Close
POETRY

Poetry Left Behind

  • onOctober 29, 2014
  • Vol.25 Autumn 2014
  • byKo Un
First Person Sorrowful
Tr. Brother Anthony of Taize and Lee Sang-Wha
2012
152pp.

 

If it’s possible, if it’s really possible,
why should there not be times when we start over again
from our mother’s womb
as if a newborn.
Life always has to listen alone
to the sound of the next wave.
 
Still, we should not turn back from the road once taken.
Tatters of the years while I wandered about
are flapping here and there
like laundry.
 
When I was poor even tears were lacking.
 
Some nights
I warmed my cold back at a dwindling bonfire,
then, turning cheerlessly, warmed my breast.
Some other nights
I simply froze, and shuddered, trembling.
 
Whenever countless tomorrows became today
I was often a stranger in a back seat.
At dusk the mountains were so deep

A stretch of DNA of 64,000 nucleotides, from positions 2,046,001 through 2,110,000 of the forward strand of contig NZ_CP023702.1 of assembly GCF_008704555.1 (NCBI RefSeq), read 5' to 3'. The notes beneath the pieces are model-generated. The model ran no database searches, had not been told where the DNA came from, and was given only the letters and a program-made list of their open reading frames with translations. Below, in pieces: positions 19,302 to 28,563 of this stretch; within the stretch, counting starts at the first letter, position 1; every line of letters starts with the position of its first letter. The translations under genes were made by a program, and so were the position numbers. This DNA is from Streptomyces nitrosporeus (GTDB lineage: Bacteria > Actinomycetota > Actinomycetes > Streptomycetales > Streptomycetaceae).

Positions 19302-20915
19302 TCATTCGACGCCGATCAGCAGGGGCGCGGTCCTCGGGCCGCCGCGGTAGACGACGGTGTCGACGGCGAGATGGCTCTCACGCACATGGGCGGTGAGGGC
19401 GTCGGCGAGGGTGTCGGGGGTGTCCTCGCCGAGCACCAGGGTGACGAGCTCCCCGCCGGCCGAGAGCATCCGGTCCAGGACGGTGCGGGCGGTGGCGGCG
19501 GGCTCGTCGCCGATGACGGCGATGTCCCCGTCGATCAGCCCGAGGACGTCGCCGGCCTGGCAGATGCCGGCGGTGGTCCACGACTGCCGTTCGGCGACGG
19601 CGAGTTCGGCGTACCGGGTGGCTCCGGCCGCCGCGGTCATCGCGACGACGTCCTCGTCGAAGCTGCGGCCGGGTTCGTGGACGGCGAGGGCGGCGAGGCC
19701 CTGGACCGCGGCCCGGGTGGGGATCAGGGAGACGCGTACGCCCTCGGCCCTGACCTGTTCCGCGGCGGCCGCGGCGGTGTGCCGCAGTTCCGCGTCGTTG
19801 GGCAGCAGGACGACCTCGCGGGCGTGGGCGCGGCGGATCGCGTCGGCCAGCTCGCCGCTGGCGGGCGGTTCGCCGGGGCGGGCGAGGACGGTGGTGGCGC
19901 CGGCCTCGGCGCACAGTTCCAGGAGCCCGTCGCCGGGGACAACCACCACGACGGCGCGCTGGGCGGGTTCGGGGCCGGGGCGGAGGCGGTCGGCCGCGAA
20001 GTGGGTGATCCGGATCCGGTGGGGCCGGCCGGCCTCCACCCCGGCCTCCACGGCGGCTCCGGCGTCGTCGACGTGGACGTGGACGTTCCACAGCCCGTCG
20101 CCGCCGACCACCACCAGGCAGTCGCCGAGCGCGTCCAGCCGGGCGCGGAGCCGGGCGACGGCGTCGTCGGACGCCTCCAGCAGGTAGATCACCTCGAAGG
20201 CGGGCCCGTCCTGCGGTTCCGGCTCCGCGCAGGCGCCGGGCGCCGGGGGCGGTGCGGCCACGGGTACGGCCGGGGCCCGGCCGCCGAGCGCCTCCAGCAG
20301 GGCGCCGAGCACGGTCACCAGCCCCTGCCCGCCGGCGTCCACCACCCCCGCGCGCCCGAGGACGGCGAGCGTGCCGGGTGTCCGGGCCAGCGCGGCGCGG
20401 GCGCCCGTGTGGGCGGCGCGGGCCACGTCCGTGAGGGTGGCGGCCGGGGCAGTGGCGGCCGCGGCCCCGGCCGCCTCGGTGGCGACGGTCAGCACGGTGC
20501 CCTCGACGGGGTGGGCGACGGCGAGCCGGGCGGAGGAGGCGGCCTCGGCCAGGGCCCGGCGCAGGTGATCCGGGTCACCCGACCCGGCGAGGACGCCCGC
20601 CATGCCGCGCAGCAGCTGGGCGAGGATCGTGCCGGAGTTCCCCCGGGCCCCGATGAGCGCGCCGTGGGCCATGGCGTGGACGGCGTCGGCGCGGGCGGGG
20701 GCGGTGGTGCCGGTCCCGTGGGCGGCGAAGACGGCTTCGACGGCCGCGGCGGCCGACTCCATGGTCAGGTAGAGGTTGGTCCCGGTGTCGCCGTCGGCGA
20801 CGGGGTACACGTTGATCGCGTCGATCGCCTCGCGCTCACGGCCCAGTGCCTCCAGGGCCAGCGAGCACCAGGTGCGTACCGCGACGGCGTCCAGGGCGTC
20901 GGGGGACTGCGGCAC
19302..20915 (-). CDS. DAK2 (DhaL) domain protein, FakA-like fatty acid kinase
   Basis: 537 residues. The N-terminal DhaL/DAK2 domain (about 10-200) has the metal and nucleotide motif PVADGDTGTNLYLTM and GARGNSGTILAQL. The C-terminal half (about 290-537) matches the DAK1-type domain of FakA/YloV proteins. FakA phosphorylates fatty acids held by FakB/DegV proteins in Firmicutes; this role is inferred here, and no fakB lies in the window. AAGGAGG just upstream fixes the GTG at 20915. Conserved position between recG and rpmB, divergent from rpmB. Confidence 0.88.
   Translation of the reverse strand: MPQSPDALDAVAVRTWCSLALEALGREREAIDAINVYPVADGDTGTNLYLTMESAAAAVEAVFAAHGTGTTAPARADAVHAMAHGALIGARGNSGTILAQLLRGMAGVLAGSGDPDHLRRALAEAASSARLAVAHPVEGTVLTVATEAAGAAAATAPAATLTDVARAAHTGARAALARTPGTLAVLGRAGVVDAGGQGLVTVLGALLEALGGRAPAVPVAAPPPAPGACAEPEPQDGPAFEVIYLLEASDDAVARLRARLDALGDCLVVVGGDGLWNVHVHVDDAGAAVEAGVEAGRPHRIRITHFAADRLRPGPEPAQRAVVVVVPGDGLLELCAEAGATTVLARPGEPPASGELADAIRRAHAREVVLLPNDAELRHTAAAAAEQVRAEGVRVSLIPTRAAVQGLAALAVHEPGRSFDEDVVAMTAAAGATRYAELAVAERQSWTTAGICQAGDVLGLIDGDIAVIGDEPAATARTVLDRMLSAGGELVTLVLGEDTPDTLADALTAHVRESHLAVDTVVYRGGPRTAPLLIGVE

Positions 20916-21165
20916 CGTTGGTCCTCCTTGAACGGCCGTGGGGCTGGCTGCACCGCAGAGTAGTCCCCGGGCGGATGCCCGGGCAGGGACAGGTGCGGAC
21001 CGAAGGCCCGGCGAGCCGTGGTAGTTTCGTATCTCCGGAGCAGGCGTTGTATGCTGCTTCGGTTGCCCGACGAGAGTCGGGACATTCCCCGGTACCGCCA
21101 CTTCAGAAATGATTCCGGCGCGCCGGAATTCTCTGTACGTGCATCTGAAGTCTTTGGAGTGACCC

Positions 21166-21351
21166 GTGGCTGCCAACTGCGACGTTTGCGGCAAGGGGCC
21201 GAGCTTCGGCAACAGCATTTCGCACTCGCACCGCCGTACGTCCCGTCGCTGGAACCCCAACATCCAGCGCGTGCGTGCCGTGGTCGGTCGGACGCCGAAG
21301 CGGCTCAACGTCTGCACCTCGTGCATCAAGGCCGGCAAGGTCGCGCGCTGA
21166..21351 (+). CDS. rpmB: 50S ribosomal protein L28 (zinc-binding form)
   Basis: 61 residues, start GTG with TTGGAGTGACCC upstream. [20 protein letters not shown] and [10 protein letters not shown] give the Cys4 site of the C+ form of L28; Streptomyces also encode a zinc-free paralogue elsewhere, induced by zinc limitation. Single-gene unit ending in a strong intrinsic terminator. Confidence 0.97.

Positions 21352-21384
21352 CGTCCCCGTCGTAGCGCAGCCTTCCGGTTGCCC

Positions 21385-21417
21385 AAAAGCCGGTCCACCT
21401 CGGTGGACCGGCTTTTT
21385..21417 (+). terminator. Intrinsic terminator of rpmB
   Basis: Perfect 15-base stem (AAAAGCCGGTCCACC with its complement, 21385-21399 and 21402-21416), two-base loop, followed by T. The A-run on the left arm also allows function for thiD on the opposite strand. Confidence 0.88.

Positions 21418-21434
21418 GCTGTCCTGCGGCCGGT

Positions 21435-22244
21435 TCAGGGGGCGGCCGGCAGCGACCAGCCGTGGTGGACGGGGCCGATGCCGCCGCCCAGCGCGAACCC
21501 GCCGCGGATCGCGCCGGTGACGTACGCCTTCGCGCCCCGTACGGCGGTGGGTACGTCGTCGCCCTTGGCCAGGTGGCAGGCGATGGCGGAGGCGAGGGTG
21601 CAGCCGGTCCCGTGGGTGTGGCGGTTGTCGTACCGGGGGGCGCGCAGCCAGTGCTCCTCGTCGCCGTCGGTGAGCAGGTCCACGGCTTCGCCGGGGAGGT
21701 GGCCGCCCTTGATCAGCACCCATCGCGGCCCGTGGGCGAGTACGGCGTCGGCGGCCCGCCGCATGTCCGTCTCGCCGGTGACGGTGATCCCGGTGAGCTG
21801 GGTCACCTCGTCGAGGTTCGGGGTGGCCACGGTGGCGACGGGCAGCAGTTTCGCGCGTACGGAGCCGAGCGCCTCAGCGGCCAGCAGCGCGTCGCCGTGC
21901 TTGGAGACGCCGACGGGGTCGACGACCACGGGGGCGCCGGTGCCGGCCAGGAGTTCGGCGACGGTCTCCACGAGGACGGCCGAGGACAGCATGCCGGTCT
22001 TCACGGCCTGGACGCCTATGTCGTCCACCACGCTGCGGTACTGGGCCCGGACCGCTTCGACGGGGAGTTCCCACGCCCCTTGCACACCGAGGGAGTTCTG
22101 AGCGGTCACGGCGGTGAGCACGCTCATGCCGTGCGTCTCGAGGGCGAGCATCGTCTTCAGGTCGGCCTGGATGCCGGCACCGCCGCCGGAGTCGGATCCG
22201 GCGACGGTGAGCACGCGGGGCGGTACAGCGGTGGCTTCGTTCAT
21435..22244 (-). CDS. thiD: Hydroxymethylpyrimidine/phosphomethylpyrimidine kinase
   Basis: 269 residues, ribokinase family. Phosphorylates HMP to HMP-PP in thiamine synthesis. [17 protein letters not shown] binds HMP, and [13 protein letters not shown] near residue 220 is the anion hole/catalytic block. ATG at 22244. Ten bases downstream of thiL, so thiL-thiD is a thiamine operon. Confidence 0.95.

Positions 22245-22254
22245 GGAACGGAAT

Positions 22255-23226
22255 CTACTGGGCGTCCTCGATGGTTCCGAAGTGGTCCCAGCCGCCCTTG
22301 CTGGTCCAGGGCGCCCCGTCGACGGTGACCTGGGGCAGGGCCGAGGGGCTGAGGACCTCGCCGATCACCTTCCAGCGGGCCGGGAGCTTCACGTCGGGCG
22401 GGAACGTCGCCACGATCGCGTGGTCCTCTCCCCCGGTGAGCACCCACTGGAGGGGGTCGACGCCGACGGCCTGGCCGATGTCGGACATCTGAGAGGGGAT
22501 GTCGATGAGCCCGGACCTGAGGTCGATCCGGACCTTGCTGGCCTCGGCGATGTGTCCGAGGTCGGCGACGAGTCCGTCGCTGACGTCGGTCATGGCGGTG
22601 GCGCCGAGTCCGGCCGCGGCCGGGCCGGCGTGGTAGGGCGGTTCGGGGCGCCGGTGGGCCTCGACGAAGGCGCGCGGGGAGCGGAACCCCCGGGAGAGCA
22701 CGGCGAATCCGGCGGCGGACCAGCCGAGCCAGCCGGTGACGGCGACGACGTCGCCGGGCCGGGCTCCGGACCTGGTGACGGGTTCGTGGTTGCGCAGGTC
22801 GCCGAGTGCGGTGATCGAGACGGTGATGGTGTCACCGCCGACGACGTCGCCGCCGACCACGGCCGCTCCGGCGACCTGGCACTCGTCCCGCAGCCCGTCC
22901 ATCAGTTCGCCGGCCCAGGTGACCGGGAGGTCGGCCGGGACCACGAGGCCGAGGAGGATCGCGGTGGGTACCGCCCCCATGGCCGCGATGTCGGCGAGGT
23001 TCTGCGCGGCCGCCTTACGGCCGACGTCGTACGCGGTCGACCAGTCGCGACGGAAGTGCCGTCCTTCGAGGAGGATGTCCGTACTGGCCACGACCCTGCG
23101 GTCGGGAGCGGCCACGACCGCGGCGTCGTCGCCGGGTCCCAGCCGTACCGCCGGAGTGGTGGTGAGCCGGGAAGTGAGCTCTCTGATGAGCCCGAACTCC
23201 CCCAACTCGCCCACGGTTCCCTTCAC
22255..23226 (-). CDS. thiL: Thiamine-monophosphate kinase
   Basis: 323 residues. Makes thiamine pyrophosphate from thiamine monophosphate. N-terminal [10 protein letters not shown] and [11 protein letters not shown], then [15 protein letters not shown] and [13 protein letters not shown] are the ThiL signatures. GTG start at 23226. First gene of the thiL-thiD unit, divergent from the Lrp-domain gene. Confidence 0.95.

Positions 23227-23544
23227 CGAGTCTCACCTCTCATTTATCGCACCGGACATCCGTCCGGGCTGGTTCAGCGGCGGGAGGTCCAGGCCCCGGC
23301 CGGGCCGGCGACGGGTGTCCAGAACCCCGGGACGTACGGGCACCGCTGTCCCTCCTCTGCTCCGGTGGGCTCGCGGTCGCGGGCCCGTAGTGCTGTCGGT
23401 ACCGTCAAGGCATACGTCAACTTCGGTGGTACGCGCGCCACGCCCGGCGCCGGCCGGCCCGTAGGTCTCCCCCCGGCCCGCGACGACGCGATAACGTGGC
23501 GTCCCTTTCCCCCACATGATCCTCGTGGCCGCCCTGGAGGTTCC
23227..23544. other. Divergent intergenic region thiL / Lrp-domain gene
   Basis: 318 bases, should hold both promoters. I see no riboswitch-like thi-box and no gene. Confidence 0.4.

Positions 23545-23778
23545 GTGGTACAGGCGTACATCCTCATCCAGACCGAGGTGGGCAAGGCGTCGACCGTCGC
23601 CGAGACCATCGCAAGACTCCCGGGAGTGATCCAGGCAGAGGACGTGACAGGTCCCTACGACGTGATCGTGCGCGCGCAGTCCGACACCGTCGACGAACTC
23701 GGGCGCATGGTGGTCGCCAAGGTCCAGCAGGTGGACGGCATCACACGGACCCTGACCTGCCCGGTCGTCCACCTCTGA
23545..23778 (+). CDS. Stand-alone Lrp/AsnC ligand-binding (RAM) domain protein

that the road I had to take
seemed longer than that which I had taken.
 
The wind blew...
It blew...
 
Was that a spirit howling once, or poetry?

Sorrow is never something we sell or buy.
So, be sorrowful 
as a lamp
standing far beyond.
 
There should be nothing that I have left,
but feeling there was something
I had left behind
as fog was lifting,
I rose quickly from the spot where I had been staying,
likely on the west coast
near the outermost tip of Tae-an Peninsula.
 
Was that a soul howling at some period of my life, or poetry

Author's Profile

Ko Un’s poetry collections have been translated into twenty-seven languages, east and west. English editions of his books include Ten Thousand LivesManinbo: Peace & WarFirst Person SorrowfulHimalaya Poems; and What?: 108 Zen Poems. He has received several prestigious awards, such as the Golden Wreath Award at the 53rd Struga Poetry Evenings in Macedonia, the America Award, Griffin Poetry Prize Lifetime Recognition Award, Bjørnson Order for Literature, and the Republic of Korea’s Eungwan Order of Cultural Merit. His poems have been featured in PO&SIEChicago ReviewWorld Literature TodayThe New YorkerAzalea, and Mānoa.